This is an archived article that was published on sltrib.com in 2013, and information in the article may be outdated. It is provided only for personal research purposes and may not be reprinted.
By susan Pinegar
Legislation introduced earlier this year in the U.S. Senate aims to help frontline professionals safely de-escalate troubled individuals in crisis situations. It would provide training for educators, first responders, clergy and veterans, to recognize the signs and symptoms of mental illness and help individuals get treatment before they harm themselves or others.
The Mental Health Care First Aid Act comes in direct response to the shootings at Sandy Hook Elementary and is seen as a reaction to the rise in gun violence by people who are potentially mentally ill. Most politicians appear ready to talk about meaningful mental health reform and to address mental health as it relates to gun violence. It's about time.
Individuals with mental health issues are frequently thwarted by a culture and system that often fail to recognize and address mental health issues. A lack of funding for education and treatment has also contributed to the increasing number of people with undiagnosed and untreated mental health issues.
Traditionally, private insurance companies have provided limited coverage for mental health. While the federal government and states have made broader coverage available, mental health services are still seriously underfunded. The current sequestration is further reducing federal funding and services. Consequently, mental health issues are at an all-time high and are predicted to rise over the next 20 years.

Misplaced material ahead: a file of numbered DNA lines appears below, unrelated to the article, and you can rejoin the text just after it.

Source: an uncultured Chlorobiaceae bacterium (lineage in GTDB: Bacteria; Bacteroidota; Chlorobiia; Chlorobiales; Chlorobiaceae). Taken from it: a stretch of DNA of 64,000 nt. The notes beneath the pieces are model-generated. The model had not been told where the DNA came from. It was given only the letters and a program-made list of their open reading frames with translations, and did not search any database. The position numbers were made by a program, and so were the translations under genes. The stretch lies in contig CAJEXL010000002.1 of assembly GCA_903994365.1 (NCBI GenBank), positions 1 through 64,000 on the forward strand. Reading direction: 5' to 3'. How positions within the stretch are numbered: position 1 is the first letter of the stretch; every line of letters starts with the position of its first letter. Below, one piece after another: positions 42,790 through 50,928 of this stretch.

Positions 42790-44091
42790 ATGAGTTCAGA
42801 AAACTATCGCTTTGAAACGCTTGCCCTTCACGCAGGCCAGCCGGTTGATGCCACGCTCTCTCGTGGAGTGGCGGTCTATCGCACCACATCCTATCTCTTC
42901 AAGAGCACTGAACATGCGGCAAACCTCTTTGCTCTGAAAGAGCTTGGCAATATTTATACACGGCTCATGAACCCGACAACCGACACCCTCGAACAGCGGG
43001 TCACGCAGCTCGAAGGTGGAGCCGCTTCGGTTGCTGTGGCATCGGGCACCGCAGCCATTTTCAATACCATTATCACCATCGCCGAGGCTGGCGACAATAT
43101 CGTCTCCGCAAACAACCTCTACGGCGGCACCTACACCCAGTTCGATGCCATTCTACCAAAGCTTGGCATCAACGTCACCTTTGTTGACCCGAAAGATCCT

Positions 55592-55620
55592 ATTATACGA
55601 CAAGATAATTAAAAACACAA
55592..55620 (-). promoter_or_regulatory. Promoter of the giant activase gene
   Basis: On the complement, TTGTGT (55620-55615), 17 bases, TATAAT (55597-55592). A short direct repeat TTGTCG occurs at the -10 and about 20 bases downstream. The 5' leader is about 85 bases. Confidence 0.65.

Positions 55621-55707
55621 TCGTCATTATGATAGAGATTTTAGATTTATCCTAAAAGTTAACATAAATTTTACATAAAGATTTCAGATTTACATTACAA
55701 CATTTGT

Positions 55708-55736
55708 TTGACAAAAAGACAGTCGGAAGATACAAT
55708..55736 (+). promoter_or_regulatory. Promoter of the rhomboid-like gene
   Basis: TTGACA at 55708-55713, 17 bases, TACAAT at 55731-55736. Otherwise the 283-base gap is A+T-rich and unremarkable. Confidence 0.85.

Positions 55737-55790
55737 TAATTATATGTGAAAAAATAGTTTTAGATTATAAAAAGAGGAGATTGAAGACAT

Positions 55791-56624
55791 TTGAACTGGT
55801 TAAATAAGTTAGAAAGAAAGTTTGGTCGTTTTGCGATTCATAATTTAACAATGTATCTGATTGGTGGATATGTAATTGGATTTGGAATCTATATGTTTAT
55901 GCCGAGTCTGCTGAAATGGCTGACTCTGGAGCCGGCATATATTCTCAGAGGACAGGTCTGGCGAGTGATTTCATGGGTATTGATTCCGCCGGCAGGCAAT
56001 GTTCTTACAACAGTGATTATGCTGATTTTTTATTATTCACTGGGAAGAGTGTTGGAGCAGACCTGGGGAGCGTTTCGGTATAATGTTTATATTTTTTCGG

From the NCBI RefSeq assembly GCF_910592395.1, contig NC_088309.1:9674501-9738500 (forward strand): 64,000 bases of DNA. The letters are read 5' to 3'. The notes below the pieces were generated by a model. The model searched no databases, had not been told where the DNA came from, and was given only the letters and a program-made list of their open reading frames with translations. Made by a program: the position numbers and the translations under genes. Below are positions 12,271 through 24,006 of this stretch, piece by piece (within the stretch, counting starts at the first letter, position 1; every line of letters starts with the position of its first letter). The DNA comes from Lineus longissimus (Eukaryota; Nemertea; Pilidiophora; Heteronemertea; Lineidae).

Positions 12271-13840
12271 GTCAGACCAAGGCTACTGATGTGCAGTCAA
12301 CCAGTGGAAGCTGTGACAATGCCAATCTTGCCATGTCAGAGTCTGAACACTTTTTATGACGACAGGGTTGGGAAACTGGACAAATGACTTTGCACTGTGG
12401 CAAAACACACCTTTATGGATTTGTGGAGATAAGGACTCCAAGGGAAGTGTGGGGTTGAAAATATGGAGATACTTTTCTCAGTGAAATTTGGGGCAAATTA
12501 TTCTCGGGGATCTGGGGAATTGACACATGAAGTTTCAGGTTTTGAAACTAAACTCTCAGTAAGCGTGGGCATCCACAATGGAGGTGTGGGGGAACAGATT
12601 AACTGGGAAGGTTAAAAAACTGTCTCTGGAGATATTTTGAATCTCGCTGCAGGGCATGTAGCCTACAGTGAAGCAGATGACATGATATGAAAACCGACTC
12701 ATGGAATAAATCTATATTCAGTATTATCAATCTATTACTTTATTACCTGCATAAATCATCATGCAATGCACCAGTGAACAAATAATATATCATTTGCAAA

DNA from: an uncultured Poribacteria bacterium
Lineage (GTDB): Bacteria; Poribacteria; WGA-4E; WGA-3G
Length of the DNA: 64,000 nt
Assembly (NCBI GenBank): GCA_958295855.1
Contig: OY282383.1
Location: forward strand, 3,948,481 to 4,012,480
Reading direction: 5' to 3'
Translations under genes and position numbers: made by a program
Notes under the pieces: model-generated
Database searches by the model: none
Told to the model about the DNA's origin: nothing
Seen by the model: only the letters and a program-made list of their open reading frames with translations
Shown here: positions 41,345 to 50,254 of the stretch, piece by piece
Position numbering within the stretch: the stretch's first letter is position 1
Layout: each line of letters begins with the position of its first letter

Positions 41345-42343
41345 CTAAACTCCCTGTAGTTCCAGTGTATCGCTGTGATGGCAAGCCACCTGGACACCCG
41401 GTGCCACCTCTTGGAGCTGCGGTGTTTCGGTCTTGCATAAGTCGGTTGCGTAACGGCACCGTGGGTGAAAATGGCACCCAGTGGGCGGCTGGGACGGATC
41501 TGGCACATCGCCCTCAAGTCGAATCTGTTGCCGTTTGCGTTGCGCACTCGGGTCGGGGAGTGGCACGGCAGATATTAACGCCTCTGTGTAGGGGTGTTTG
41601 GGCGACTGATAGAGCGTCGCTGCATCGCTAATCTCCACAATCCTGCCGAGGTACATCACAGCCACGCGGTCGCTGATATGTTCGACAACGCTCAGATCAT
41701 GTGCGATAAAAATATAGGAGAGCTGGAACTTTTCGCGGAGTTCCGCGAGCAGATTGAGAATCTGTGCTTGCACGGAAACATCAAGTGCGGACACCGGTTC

For many people, the most common obstacle to not pursuing treatment is cost. Insurance premiums have increased along with deductibles and co-pays, forcing people to forgo care simply because they cannot afford it. While the Affordable Care Act should make mental health services available to more people, it doesn't solve the problem. Access to affordable mental health resources is critical.
An unwillingness to pursue treatment is another reason people do not receive care. Some individuals and families feel that they can solve the problem on their own, while others hope that the problem will just go away. People with a mental health issue wait an average of 10 years before seeking treatment. Learning to recognize these issues and understand the consequences will enable faster treatment.
It is not uncommon for people to have significant reservations about receiving mental health services. Whether due to misinformation or labeling, stigmas regarding mental health are pervasive. Culturally, people who seek these services frequently feel ashamed and fear they will be seen less favorably. The reality is that mental health services are about educating people, teaching coping strategies and stress-reduction techniques to help them deal more effectively with difficulties that arise in their lives.
The good news is that mental health is beginning to be viewed as an important part of overall health and wellness. This is an important step. However, education, funding and treatment rates must improve if we want to ensure that people receive needed services.
Utah is one of the most "firearms friendly" states in the nation. With easy access to guns, understanding the signs and symptoms of mental health issues is critical if we want to make our communities safer. Federal grant money would ensure the training of key professionals who could defuse a potentially violent situation.
Supporting the Mental Health First Aid Act would be a clear first step in safeguarding the citizens of Utah.
Susan Pinegar is a student in the University of Southern California masters program in social work. She lives in Murray.